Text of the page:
If a person shouts at you in the street that you are a wretched of a human being and do not deserve to be where you are, is that considered an instance of Free Speech? My personal answer would be "yes!" What if you are sitting in your seat at a discussion conference on "economic prosperity and its effects on civil society" (a made-up title, of course) where people are to ask questions from a panel or a speaker, and the same thing happens? My answer would still be "yes!" I guess there is little place for disagreement on this affirmative answer, as it derives from a quite basic understanding of Free Speech.
What if the police or the security personnel ask the person to be quiet or demand that s/he leaves in each case: should they have the right to do so in a free society where Free Speech is the rule? My answer would be "no!" in the first case, and "yes!" in the second. The reason why I think so has nothing to do with Free Speech per se, but the purpose of each gathering. In the first case you are not in the street to serve any particular purpose; you are there just because you are a member of the reference society you live in, and the person who shouts at you is there since s/he is also a member of the same society. In the second case, however, you are at the conference to "discuss" the topic of the conference. Your very presence means you have accepted that as a rule. The security is there, too, to enforce that rule. So, if someone starts shouting at you, although s/he is free to do so, per the rule of Free Speech, the security has a responsibility to deal with the shouting person, for the conference to go on towards its goal as set by its topic and practice.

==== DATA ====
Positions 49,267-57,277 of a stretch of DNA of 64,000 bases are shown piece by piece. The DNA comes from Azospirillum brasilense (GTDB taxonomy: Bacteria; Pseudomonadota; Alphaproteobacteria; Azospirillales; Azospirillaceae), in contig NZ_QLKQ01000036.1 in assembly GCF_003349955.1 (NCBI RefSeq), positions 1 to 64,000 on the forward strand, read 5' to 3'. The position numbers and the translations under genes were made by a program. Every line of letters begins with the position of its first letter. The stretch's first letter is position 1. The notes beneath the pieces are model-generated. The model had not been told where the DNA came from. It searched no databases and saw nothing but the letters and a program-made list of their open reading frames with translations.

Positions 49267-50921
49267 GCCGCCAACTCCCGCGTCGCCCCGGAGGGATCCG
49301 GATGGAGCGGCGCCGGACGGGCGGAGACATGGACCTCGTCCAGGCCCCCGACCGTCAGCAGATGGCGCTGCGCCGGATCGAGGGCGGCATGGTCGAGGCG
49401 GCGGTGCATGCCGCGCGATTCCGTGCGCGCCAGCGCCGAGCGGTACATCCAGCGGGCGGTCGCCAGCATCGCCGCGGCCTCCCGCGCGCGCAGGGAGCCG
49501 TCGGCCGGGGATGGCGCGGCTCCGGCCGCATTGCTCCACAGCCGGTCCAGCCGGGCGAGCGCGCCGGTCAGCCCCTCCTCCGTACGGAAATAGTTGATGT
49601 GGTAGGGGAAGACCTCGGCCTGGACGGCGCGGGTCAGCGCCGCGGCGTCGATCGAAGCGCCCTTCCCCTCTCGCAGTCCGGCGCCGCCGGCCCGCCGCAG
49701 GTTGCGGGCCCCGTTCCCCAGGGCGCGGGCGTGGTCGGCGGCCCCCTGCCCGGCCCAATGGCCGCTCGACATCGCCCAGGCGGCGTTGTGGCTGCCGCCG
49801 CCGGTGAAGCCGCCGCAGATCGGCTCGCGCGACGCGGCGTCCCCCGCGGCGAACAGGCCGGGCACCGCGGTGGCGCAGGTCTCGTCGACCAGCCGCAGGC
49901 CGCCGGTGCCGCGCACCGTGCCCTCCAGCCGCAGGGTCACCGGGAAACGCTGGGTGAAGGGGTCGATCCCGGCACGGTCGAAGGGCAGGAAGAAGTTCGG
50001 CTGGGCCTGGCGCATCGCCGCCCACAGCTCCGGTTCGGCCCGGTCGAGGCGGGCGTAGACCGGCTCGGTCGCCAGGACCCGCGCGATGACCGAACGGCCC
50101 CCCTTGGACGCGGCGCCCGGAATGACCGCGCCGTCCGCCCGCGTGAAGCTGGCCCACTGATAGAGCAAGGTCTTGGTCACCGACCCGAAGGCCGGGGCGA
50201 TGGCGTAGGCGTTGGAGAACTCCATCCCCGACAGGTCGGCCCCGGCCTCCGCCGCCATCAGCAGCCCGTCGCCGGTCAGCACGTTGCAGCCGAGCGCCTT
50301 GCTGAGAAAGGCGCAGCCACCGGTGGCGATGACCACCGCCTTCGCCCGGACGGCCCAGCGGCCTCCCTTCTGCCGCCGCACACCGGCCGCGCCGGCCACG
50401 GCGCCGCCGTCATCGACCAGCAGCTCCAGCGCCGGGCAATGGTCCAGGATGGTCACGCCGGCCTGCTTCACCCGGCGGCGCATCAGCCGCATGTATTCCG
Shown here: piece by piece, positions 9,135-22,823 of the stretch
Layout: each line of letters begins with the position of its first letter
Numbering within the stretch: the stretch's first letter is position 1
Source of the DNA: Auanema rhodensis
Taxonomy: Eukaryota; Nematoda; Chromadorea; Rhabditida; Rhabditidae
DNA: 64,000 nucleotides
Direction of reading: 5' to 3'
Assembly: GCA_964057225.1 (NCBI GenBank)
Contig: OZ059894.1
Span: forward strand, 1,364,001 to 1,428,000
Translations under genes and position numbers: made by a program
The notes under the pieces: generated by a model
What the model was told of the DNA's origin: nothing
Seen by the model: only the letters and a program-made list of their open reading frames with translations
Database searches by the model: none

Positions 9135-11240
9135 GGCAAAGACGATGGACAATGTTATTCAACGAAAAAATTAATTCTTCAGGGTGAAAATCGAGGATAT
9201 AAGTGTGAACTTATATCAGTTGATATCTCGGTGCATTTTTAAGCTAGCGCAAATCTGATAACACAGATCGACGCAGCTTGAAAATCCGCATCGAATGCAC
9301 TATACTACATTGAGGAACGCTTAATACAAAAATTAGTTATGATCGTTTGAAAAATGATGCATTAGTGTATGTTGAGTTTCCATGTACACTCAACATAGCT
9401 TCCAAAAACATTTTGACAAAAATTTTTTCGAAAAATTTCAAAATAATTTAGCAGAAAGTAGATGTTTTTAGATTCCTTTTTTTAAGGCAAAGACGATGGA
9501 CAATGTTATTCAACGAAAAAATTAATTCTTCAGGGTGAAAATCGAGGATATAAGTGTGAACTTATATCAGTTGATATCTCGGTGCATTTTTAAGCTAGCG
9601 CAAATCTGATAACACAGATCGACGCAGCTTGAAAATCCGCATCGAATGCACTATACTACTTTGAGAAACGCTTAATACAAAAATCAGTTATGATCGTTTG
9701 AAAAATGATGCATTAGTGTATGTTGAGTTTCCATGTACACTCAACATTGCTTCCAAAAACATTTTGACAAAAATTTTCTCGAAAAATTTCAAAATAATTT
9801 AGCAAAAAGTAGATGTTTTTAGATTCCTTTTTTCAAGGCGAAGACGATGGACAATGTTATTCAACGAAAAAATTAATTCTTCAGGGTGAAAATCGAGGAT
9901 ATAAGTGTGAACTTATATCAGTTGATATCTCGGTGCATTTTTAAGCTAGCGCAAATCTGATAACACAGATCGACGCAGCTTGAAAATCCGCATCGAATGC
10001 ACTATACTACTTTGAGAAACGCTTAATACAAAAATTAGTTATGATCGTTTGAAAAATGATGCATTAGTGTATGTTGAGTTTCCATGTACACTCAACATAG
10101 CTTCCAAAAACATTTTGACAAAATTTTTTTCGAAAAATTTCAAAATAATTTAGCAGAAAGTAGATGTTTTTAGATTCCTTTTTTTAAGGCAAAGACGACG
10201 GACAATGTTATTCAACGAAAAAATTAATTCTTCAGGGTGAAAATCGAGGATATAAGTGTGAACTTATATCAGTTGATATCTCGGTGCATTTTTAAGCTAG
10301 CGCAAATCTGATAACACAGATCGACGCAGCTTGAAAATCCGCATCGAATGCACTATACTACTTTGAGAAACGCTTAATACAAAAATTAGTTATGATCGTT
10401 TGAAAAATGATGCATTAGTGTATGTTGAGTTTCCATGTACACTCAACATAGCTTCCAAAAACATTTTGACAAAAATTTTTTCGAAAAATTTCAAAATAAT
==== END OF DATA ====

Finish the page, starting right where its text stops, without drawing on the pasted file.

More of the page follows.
So, what kind of Free Speech is it then that the speaker would be effectively silenced, one might ask? The way Free Speech is implemented in free societies is rather simple, yet perhaps subtle. The reason it is subtle is that:
Free Speech is for everyone, i.e. all people should be free to speak their minds. Thus, in response to the first person who is shouting, the person who is shouted at also has a right to respond, or perhaps shout back. If that is what actually takes place, the purpose of the gathering/session/environment would be violated and the reason for which it is created undermined. That is where Free Speech should be regulated itself (not blocked or removed, I must emphasise) through two simple rules:
A. One is free to speak her/his mind according to the rule of Free Speech; yet the creators of the "environment" in which the Speech is made are also free to set regulations on the content of the Speech or the manner in which the Speech is made. They may assign regulators, who have "the right" to enforce these regulations after the Speech is made, not before—that is Free Speech should take precedence to any regulation of this sort no matter what environment.
B. The "reference environment" that is formed by the union of all such "environments" should be free of such regulations as regards Free Speech. Thus, the regulations of the sub-environments of the reference environment cannot take the form of trial or result in any sort of prosecution, criminal or otherwise.